Pearl Poet's Sir Gawain Term Paper

Pages: 15 (5193 words)  ·  Bibliography Sources: ≈ 16  ·  File: .docx  ·  Level: College Senior  ·  Topic: Literature

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This errant theorist was named Guest and was a historian of English rhythms. He claimed that Huchoun of the Awle Ryale was the poet responsible for Sir Gawain and the Green Knight. His primary argument was that in a blank space in the original manuscript of Sir Gawayne and the Grene Knight, a hand of the fifteenth century has scribbled the name Hugo de, but this seems like little evidence, especially when one examines the style of the poetry. The Cottonian manuscript bears little resemblance to the other works of Huchoun. It does contain the deer, boar, and fix hunting scene in Gawain. However, this scene was probably borrowed and does not lend evidence to authorship.

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The author of the poem of Erkenwald is closer to the work of the Pearl poet than any of the poems by Huchoun. However, it can still be argued that the Pearl poet may have been influenced by him. However, by an examination of the internal evidence in the poems such as meter, style and language, it is more likely that the Pearl poet was a student of his or at least an avid reader of his. There are many parallel passages and whole lines that are repeated. However, this same effect is seen in poets of the Chaucerian school. Poets who studied together often included or emulated their masters. One theory suggests that Erkenwald was written by Pearl poet himself. However a closer examination of the phraseology and dialect would place this work somewhere near London, not the Northwest as the Cottonian manuscript (Szarmach, Tavormina, and Rosenthal, 1998).

Term Paper on Pearl Poet's Sir Gawain the Assignment

The influence of the above mentioned authors cannot be ignored in the reading of Sir Gawain and the Green Knight. There have been some that have claimed that the Pearl poet is indeed one of these other authors. However, these theories have several problems. First, the meter and style may be similar, however, this is not uncommon for persons who were educated at the same school, especially if they speak the same dialect. These similarities cannot be construed as authorship, at least until all of the other evidence has been considered. In addition the character of Sir Gawain painted by the Pearl poet is very different from that referenced in the above mentioned sources. It is unlikely that an author would present one perspective and then produce a work that completely contradicts the first. Sir Gawain is obviously the work of a very talented poet who drew his influence from his contemporaries or from others in the area.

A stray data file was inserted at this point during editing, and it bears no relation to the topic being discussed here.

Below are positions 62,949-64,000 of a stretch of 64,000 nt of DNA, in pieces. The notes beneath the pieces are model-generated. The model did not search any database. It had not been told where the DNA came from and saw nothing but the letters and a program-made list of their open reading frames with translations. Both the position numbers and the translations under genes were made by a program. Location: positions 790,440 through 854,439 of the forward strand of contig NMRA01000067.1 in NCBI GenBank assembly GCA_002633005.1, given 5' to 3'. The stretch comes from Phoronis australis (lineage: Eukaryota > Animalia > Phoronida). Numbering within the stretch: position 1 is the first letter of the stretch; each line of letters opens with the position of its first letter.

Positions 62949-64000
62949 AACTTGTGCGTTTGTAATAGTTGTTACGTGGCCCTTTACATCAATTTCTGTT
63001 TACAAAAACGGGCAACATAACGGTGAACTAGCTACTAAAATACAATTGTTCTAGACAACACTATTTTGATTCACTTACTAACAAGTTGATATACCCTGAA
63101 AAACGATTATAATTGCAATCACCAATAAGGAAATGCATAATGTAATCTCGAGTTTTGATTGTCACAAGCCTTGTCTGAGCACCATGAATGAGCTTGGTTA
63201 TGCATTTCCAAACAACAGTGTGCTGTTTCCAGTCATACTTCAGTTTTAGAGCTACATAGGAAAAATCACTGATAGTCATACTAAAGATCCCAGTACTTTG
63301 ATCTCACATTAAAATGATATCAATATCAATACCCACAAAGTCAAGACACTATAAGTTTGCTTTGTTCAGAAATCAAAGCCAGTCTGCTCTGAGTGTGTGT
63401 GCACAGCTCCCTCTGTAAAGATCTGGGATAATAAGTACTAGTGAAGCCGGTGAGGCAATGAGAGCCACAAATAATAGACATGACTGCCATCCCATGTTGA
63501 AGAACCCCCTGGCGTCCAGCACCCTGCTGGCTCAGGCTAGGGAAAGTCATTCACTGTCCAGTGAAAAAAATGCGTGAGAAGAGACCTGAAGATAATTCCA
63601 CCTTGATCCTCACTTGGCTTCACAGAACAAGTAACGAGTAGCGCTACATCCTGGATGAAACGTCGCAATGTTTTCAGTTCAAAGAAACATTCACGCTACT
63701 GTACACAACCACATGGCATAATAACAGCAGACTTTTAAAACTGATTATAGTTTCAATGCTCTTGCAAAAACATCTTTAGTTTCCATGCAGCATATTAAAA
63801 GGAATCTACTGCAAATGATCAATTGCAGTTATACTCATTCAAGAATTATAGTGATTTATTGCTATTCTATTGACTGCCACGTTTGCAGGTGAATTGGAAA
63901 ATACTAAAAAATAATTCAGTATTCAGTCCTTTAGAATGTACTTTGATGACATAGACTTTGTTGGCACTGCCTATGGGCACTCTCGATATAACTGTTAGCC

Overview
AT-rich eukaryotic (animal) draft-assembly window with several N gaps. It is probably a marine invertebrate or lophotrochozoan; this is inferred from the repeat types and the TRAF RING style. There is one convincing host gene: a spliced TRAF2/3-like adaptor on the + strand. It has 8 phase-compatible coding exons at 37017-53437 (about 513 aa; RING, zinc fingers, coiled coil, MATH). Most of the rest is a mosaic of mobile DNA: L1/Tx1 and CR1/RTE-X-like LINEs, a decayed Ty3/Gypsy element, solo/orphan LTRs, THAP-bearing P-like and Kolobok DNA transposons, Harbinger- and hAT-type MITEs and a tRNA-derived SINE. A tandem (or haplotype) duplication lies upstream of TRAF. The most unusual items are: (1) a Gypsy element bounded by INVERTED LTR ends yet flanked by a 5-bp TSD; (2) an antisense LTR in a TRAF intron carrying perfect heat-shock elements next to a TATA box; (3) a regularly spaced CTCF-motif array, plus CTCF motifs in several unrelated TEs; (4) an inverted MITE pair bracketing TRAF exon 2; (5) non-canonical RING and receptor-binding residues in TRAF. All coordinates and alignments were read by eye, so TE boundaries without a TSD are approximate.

John Bowers has draws parallels between the poem and the cultural life of Richard's court, with particular attention to some of the poem's more dramatic and vivid images, including the pearl, the lamb, and the New Jerusalem (Bowers, 1995), Bowers argues that one can find too many similarities between Pearl poet and the court of Richard II. He also points out that the regalia and arms are that of Richard II. Many historians do not give this theory much credit as it is the primary consensus among scholars that the work was written long before Richard IIs reign. Adherence to Bowers theory would mean that the work is written later than is generally believed and this is not supported by the literary style, grammar and other technical elements of the poem.

Closer Look at Pearl poet's Gawain

Our first look at the personality of Sir Gawain is when the Green Knight suddenly appears at the New year's Eve celebration at Camelot. He offers a challenge for anyone to come forward and strike him with his ax. Twelve months and one day later he will return the blow. No one steps forward and King Arthur, embarrassed by his knights' lack of response (cowardice) accepts the challenge himself. Just as Arthur us about to strike the blow, Gawain jumps up and says,

Would you grant me the grace,

To be gone from this bench and stand by you there,

If I without discourtesy might quit this board,...

I am the weakest, well I know, and of wit feeblest;

And the loss of my life would be least of any;

That I have you for uncle is my only praise;